A longstanding tradition for Missouri Alzheimer’s disease advocates each spring is to flock to Jefferson City to turn the capital purple and speak with lawmakers about disease issues – urging them to fund key initiatives to help families affected by this disease. Although the Alzheimer’s Association will not be traveling to Jefferson City, we will be engaging in a week-long initiative by hosting virtual meetings with key lawmakers and hosting programs throughout the week.
Here are the important questions we urge Missouri officials to consider in addressing the Alzheimer’s disease crisis.
Funding Alzheimer’s Respite Grants
Maintain $450,000 in House Bill 3010—Department of Health and Senior Services. Respite Assistance provides funds for respite support or care-related products to families caring for a loved one with Alzheimer’s disease at home. In Missouri, the value of unpaid care provided by family caregivers is $4.3 billion, much of which would otherwise be provided in a nursing home and funded by Medicaid. 99% of people receiving respite funds say the respite has helped them care for their loved one at home longer.
Continued funding of the derogation for structured family carers
Funding for this program is included in House Bill 3010 — Department of Health and Senior Services in the Division of Senior and Disabilities budget. The Structured Family Caregiver Act was passed and signed into law by Governor Mike Parson in 2019. Structured Family Care at Home is an agency-led model under MO HealthNet to ensure the availability of comprehensive, cost-effective choices for people with dementia. Alzheimer’s disease or a related disorder. . The waiver was approved in February 2020. The bill created an initial cap of 300 participants.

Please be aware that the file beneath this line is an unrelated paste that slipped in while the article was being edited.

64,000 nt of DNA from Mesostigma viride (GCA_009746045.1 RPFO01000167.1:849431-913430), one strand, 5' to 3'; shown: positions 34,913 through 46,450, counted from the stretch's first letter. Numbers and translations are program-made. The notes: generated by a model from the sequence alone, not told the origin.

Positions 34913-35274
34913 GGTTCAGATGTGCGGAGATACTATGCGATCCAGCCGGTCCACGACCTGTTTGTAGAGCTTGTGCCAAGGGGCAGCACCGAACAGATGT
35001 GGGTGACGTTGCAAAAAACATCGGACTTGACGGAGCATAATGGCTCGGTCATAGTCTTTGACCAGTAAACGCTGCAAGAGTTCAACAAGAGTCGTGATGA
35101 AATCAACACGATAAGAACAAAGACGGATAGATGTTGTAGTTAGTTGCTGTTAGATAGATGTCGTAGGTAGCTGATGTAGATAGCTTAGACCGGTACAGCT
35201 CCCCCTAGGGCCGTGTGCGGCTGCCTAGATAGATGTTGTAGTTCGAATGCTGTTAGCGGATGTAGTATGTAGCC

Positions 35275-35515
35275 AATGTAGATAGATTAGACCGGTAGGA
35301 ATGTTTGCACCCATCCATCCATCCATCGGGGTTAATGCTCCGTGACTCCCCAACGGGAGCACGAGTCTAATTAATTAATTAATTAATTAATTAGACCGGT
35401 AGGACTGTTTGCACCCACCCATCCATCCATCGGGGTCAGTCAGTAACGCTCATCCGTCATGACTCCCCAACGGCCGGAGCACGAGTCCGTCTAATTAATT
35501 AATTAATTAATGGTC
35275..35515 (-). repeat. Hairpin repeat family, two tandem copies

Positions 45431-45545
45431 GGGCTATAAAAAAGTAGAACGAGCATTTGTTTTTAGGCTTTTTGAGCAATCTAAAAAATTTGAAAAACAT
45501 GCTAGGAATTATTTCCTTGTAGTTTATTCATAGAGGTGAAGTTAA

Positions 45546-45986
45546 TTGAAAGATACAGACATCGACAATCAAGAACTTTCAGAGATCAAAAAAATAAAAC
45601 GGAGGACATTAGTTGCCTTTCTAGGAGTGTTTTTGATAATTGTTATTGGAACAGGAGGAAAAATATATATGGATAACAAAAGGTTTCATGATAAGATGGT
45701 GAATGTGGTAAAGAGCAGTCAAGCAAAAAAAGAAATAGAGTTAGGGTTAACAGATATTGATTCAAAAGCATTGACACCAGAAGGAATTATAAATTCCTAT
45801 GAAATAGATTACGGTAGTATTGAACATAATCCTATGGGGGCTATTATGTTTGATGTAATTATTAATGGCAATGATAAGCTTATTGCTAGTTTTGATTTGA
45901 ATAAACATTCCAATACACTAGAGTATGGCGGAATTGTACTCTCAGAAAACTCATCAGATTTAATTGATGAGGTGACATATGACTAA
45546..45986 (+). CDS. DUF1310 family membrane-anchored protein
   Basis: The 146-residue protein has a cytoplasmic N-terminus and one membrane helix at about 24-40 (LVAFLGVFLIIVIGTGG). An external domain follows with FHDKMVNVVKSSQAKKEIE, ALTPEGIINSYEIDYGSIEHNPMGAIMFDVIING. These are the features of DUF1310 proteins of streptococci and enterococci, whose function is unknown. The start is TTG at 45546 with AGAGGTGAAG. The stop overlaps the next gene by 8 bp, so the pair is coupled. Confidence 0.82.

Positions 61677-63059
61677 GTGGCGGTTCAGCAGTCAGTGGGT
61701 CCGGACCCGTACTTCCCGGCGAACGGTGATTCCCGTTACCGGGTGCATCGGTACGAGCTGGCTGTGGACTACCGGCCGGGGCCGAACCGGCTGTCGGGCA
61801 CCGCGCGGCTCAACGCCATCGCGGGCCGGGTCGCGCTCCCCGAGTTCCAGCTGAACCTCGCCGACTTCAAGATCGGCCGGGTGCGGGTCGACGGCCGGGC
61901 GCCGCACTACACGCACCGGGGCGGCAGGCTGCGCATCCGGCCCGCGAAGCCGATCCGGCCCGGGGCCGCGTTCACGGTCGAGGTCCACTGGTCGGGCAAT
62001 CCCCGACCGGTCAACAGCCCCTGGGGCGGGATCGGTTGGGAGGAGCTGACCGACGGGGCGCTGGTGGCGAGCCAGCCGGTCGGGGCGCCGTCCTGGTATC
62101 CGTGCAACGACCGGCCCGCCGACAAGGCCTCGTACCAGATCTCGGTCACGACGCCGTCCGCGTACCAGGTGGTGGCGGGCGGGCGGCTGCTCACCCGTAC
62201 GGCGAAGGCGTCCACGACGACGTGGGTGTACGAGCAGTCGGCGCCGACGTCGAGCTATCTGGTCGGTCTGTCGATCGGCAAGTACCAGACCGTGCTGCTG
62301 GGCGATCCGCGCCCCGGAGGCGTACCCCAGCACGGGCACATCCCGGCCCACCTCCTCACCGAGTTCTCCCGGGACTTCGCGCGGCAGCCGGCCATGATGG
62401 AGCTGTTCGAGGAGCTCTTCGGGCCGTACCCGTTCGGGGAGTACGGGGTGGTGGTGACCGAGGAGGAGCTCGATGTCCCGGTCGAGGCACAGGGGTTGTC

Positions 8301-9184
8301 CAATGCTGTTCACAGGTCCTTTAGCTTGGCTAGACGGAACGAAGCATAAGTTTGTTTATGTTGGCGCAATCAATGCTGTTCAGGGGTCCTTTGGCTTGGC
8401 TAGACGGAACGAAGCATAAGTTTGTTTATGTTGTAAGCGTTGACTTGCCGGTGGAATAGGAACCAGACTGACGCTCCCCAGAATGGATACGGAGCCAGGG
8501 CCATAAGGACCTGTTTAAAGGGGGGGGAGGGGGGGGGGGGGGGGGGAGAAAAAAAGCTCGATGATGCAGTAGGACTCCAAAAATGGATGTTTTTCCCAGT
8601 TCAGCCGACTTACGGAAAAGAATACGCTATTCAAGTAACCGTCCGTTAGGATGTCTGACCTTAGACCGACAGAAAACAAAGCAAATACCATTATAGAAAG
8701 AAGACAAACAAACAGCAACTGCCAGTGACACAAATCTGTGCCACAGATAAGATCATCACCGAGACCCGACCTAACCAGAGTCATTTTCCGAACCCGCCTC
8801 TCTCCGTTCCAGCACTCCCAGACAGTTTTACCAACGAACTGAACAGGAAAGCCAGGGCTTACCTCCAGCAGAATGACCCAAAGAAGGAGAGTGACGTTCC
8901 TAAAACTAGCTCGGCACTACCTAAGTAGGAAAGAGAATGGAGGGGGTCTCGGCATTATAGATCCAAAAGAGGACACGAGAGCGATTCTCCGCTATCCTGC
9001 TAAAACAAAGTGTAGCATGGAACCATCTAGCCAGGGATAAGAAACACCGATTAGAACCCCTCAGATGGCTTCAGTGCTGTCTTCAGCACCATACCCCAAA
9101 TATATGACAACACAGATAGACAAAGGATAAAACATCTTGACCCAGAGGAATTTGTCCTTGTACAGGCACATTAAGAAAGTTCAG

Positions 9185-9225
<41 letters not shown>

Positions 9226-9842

Missouri Alzheimer’s Disease State Plan Task Force
In 2021, the Missouri General Assembly re-established the Missouri State Alzheimer’s Plan Task Force through the adoption of HB 432. Tasked with assessing the challenges posed by Alzheimer’s disease and related dementias in the state. The reinstated state Alzheimer’s disease plan task force that will evaluate all state programs that address Alzheimer’s disease and update and maintain an integrated state plan to defeat Alzheimer’s disease. Alzheimer’s. HB 2174 will give the task force an additional five months to produce its initial report to the governor and the General Assembly.
A major addition to this year’s Remembrance Week is our daily initiatives to raise awareness of our mission. Every day we will have a new action in which defenders can participate.
The daily initiatives are:
Monday March 7
Join others and record and share your story on why you advocate for policy and funding that will help people with dementia and their caregivers. These videos will be shared with lawmakers to help put a face and a story to this disease.
tuesday march 8
Ask your lawmakers to support funding for respite care and structured family caregivers, which would help relieve and assist caregivers. This will be done through calls to action and social media efforts.
Wednesday March 9
Join us at 9 a.m. for a virtual program to hear from Secretary of State Jay Ashcroft, University of Missouri Vice Chancellor of Extension and Engagement Marshall Stewart, and our new Chapter President of Greater Missouri and Regional Chief, Ed Clay.
Thursday March 10
Join us at 10 a.m. for a free virtual education class in conjunction with the Missouri Secretary of State’s Vulnerable Citizen Services Unit. This course will cover the telltale signs of dementia, the different types of scams, what to do if a loved one is caught in a scam, and tips to help protect the most vulnerable from being preyed upon.
We encourage everyone to lend their voice in the fight against Alzheimer’s disease and to register for Remembrance Week by visiting alz.org/greatermissouri.
Jerry Dowell is the vice president of public policy for the Greater Missouri Alzheimer’s Association.